Are Smartwatches a Ticking Time Bomb for Cyber Security?

April 24, 2015 brought a revolution in wearable technology. Yes, there have been smartwatches in the past that have failed to gain traction, yet when Apple entered the market it felt like a seismic shift (to the tune of approximately 2.7 million preorders) in the marketplace. Suddenly there will be millions of people wearing the Internet on their wrist. With this new power comes the new risk of data breaches in the workplace. This article will briefly examine the basics of managing the risk that smartwatches bring to the office.

With Novelty Comes Vulnerability

Just as was the case with smartphones and tablet computers, as more people adopt wearable technology the risk for breach increases. It is well known that smartwatches are extremely vulnerable to hackers and malicious intrusion, and offices need to be prepared with policies for data protection (as well as server strength) that prepare for the waves of initial hacks and data breaches that are nearly certain to occur.

Smartwatches Carry a Treasure Chest of Personal Information

Before connecting to the Internet the software powering smartwatches and other wearable technology collect a wealth of personal data. When that personal data includes work-related email and text messages there is clearly a risk of intrusion. For this reason it may be wise to train your managers and employees on these risks, or create a policy about the usage of smartwatches for business purposes. With the proper training the risks can be minimized, if not eliminated.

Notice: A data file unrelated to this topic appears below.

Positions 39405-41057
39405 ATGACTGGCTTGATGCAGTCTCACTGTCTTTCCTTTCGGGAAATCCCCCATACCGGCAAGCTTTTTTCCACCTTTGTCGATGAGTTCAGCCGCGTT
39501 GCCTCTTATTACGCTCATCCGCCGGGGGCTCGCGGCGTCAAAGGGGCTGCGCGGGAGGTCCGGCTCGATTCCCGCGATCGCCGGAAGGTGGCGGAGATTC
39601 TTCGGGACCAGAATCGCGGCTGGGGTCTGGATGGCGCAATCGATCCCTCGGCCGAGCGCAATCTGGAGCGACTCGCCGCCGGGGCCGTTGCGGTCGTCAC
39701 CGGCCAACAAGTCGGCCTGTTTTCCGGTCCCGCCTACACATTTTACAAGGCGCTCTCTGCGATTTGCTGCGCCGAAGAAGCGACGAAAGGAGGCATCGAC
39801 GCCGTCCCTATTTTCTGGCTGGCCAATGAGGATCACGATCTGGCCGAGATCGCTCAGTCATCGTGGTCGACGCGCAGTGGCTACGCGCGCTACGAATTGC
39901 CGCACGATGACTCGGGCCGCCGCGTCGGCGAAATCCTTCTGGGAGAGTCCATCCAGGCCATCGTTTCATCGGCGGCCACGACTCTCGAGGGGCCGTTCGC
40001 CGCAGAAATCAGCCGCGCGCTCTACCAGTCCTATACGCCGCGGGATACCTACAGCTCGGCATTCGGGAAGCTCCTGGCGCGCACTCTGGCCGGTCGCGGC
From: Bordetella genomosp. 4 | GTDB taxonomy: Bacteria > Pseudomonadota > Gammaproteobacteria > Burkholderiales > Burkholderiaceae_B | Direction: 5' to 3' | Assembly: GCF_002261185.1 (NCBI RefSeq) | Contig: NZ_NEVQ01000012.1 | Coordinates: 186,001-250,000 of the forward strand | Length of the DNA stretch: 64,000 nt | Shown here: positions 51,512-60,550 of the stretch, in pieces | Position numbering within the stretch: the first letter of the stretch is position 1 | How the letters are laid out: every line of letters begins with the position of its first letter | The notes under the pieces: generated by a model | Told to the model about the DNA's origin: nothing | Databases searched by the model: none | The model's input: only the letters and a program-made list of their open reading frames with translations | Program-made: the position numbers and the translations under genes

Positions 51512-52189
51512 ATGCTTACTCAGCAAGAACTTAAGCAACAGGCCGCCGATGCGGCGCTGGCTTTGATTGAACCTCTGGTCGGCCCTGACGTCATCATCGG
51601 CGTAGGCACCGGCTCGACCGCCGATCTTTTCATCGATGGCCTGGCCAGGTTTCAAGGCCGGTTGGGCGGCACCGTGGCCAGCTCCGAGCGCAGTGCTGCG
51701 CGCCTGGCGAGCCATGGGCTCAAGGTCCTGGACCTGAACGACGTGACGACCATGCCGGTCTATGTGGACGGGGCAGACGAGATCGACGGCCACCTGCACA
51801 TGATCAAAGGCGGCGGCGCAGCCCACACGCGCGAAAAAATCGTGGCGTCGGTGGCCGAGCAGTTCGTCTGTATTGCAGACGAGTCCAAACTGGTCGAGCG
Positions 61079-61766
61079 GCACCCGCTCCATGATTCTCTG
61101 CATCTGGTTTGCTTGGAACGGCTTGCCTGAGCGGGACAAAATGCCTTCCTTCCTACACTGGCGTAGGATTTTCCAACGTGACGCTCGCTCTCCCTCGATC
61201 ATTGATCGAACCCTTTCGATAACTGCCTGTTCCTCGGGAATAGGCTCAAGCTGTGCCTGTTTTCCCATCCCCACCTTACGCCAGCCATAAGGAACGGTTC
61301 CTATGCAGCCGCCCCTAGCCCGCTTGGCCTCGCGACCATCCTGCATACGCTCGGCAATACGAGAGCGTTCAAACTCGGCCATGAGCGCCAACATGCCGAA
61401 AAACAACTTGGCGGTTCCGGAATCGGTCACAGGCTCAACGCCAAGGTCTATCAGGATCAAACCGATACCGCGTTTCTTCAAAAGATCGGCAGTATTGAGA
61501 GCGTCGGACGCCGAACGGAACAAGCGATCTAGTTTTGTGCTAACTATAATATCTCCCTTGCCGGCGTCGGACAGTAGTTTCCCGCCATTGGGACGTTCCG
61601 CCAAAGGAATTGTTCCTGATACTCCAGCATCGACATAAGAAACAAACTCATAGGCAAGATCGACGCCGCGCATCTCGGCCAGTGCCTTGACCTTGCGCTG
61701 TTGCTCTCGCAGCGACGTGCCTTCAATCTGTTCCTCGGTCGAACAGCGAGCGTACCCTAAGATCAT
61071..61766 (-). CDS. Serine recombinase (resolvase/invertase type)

Offices Have a Wealth of Vulnerable Access Points for Intrusion

Tech-savvy offices now not only have a variety of Wi-Fi access points, but also Bluetooth connections, and other areas where data can be breached. Of course it is important to encrypt all data with a new type of technology flooding the marketplace, but it is also important to train employees on the proper means of safely using their devices within a risky environment like the office.

Proper Training Alleviates Many of the Issues

At a minimum, employees need to be encouraged to turn off Bluetooth or Wi-Fi settings when their devices are not in use. The problem with a request like this is that it is impractical, especially with respect to a device like the Apple Watch, which pairs with the users’ smartphone. Therefore, it is far more important to introduce training on the enemies and types of hackers that may be trying to intrude upon the office’s networks than engage in training on technical jargon that may confuse your staff. After all, the key to training is to make your employees know you are doing the best you can to keep the office safe for both their benefit and the benefit of the company.

Syntrio is committed to helping businesses prevent data intrusions from occurring within their offices, yet also with assisting business in complying with their ethical obligations to train employees on cyber-security and the protection of employee, business, and customer data. Contact www.syntrio.com for more information and remember to follow us on TwitterGoogle Plus and LinkedIn for daily updates on employment law and compliance issues that may impact your organization!

 

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